Something completely different: the Kunsthal (translated as Hall of Art). The Kunsthal is all about modern, contemporary art. Collections are changing frequently and vary from each other big time! We have seen film posters from Ghana, a tribute to Prince, unusual images of cats (an exhibition called Cat Lovers), cabin crew dresses from the past (Fashion in the air) and much more. If you are looking for something really different and you are open to almost everything, Kunsthal is for you!
We have been to Kunsthal a couple of times and although the contemporary art is not really our thing, we loved how the art was positioned in very large spaces. At Kunsthal it seems they want to refrain from exhibiting art in small rooms. Art needs space to breathe and to express its message. That is exactly what Kunsthal is doing.
Museum Boijmans van Beuningen
Museum Boijmans van Beuningen is one of the oldest museums in the Netherlands. Dutch and European masterpieces provide a comprehensive survey of art from the early Middle Ages to now.
The permanent collection of Boijmans has recently (24 June 2017) been changed. Guest curator Carel Blotkamp made sure to feature more than 500 artworks in a new configuration called The Collections as Time Machine. Blotkamp encourages ‘slow looking’ by returning to a chronological ordering of the works, but ‘with a twist’. The collection is divided into eight time blocks, so you kind of travel back and forth through art history. The transitions between periods are abrupt and will improve the experience.
How to enjoy art even more? Have an enthusiastic guide explain you all about the artworks, like in our case Peter Thissen. We are no true art experts, but the way he explained some of the works makes you want to know more about art! With such a contagious enthusiasm, he opened up our eyes to the meaning of the work of art and its artist. Thanks Peter!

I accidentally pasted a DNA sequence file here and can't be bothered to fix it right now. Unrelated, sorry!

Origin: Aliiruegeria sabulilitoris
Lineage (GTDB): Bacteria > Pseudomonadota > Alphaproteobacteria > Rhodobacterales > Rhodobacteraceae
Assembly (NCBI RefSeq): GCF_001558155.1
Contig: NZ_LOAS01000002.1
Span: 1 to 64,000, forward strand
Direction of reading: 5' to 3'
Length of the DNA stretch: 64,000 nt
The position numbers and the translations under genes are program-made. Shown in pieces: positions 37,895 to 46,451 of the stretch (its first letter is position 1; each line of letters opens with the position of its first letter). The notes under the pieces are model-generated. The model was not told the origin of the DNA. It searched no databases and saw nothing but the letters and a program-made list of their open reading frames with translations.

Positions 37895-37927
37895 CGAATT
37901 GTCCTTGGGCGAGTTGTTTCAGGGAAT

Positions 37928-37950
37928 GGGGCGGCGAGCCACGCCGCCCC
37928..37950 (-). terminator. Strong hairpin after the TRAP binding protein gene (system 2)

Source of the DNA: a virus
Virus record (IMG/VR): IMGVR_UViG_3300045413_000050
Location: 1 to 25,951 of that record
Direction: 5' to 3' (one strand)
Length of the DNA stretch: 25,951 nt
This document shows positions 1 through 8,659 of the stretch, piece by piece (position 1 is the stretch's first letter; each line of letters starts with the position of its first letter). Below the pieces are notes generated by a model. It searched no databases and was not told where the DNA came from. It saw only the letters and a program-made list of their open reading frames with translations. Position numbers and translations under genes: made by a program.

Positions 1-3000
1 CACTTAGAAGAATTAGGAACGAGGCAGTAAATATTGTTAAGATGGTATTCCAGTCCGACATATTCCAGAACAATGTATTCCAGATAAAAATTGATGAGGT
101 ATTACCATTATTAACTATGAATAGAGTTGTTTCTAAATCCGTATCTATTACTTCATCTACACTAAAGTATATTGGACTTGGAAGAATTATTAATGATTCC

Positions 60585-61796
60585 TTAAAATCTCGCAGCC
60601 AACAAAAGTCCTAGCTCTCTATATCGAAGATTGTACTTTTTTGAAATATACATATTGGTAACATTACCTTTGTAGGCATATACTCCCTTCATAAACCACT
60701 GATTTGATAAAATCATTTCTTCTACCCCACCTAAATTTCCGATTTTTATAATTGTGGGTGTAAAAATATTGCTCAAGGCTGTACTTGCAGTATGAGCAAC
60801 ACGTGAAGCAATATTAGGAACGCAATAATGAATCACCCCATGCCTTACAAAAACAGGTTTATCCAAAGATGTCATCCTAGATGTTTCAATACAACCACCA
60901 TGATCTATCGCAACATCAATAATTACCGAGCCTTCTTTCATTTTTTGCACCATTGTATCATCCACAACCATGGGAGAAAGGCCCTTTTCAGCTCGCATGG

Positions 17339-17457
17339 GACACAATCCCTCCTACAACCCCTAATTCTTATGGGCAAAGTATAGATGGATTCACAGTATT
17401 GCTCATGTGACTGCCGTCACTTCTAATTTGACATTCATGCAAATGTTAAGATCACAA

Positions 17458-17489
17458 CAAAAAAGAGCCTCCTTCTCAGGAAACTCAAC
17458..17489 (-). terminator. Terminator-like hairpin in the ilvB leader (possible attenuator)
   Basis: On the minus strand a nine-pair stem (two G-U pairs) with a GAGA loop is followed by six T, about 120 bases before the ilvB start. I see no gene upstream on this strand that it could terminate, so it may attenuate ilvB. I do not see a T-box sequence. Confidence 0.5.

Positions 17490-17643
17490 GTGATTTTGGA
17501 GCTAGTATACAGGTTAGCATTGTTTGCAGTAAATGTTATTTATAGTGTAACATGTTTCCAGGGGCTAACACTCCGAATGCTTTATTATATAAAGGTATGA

One more thing about the Boijmans. The museum will be closed between 2019 and 2026 for a very extensive renovation. However, in 2021 a new remarkable building (part of Boijmans) will be opened right next door: The Depot. The Boijmans new public art depot is currently being build right next to the museum and will be a storage space for all the art currently not on display. The design (from MVRDV architects) is again stunning. A reflective round volume will offer a rooftop forest and viewpoint. But most importantly, visitors will be able to enter and watch art that was currently stored in basements.
Rotterdam museums and tourist information
When you visit Rotterdam, start your stay at the Tourist Information office or visit their informative website. The Tourist Information office is situated at Coolsingel 114. It offers a great introduction to the city and you can easily start mapping out all the places you want to visit. Don’t forget to visit the nearby historical Schielandshuis.
In Rotterdam, we stayed at the Nhow hotel which is almost opposite the Netherlands Photo Museum. The hotel bar offers great view of the famous Erasmus bridge (also called the Swan). Lovely place to have a drink after another inspiring day in Rotterdam.
Want to read more about Rotterdam? Just click here for a complete overview.